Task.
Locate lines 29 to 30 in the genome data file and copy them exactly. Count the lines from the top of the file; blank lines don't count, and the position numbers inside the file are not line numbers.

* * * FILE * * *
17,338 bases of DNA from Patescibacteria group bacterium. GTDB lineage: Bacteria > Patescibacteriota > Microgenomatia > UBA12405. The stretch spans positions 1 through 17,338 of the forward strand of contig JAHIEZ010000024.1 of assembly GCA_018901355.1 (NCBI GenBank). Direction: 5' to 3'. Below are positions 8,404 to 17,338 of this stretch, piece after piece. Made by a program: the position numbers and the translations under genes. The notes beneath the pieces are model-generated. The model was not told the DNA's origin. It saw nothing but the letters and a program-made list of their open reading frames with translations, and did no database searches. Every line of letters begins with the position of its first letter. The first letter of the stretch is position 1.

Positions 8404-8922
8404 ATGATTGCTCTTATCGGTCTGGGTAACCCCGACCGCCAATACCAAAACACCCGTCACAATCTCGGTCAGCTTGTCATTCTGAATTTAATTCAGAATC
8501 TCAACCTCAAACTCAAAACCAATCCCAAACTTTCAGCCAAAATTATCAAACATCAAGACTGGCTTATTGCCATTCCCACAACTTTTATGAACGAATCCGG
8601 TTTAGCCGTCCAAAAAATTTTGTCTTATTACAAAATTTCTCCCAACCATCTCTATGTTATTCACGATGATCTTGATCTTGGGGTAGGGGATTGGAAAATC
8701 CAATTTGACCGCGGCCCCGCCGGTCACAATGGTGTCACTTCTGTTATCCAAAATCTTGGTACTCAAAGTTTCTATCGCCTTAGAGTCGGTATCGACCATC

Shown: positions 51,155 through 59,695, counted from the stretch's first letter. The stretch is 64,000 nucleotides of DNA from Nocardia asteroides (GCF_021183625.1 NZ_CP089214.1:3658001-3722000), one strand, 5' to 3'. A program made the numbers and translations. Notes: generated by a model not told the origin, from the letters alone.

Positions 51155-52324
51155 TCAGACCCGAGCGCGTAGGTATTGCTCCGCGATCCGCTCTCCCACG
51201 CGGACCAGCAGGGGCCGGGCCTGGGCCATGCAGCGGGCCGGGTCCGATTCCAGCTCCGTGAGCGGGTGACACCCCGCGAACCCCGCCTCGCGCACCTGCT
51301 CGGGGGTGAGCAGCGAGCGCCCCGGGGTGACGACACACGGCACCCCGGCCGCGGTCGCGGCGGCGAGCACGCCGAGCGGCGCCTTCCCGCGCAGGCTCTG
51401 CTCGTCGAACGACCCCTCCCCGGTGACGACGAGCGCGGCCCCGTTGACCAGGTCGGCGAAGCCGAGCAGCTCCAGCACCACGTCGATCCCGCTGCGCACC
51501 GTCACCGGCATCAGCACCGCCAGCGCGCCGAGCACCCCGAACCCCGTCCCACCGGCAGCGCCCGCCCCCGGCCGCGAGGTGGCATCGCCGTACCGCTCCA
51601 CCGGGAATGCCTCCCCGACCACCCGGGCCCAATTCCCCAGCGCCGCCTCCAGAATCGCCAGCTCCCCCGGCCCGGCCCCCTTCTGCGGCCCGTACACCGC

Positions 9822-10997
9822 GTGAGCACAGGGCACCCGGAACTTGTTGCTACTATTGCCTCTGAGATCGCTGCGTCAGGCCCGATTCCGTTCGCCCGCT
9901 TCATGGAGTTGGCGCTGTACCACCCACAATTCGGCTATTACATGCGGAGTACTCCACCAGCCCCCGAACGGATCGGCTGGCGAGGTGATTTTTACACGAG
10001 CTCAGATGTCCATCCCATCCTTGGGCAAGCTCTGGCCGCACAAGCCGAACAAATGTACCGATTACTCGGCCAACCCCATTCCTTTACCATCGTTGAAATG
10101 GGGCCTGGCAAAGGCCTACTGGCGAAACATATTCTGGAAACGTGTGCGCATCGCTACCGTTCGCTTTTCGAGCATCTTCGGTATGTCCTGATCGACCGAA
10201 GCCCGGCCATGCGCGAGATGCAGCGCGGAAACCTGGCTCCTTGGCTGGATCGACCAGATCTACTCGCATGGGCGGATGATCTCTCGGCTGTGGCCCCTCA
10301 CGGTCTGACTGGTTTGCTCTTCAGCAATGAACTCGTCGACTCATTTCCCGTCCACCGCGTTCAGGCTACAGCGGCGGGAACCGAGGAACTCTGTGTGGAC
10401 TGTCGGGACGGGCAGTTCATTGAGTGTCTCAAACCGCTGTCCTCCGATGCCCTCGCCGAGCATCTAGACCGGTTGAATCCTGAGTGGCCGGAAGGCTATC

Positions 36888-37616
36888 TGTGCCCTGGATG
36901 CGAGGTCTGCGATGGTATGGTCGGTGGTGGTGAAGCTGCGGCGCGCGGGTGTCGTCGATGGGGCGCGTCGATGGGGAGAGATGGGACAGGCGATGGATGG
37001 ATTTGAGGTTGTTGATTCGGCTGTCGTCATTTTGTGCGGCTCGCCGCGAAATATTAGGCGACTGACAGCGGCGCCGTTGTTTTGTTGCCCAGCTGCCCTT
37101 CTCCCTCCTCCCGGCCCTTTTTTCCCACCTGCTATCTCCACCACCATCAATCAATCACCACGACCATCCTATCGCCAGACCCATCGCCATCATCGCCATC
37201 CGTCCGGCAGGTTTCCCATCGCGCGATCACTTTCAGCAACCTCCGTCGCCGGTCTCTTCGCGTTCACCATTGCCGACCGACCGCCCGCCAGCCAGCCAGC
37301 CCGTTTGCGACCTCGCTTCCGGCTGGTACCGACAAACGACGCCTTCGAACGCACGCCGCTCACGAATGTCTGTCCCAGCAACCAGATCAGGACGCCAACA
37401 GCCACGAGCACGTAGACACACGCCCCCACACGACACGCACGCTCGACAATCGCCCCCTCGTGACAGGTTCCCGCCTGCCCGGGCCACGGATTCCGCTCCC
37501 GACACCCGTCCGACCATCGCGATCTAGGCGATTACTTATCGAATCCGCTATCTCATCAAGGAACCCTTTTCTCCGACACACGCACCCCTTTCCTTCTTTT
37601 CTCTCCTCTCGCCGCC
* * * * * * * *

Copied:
37301 CCGTTTGCGACCTCGCTTCCGGCTGGTACCGACAAACGACGCCTTCGAACGCACGCCGCTCACGAATGTCTGTCCCAGCAACCAGATCAGGACGCCAACA
37401 GCCACGAGCACGTAGACACACGCCCCCACACGACACGCACGCTCGACAATCGCCCCCTCGTGACAGGTTCCCGCCTGCCCGGGCCACGGATTCCGCTCCC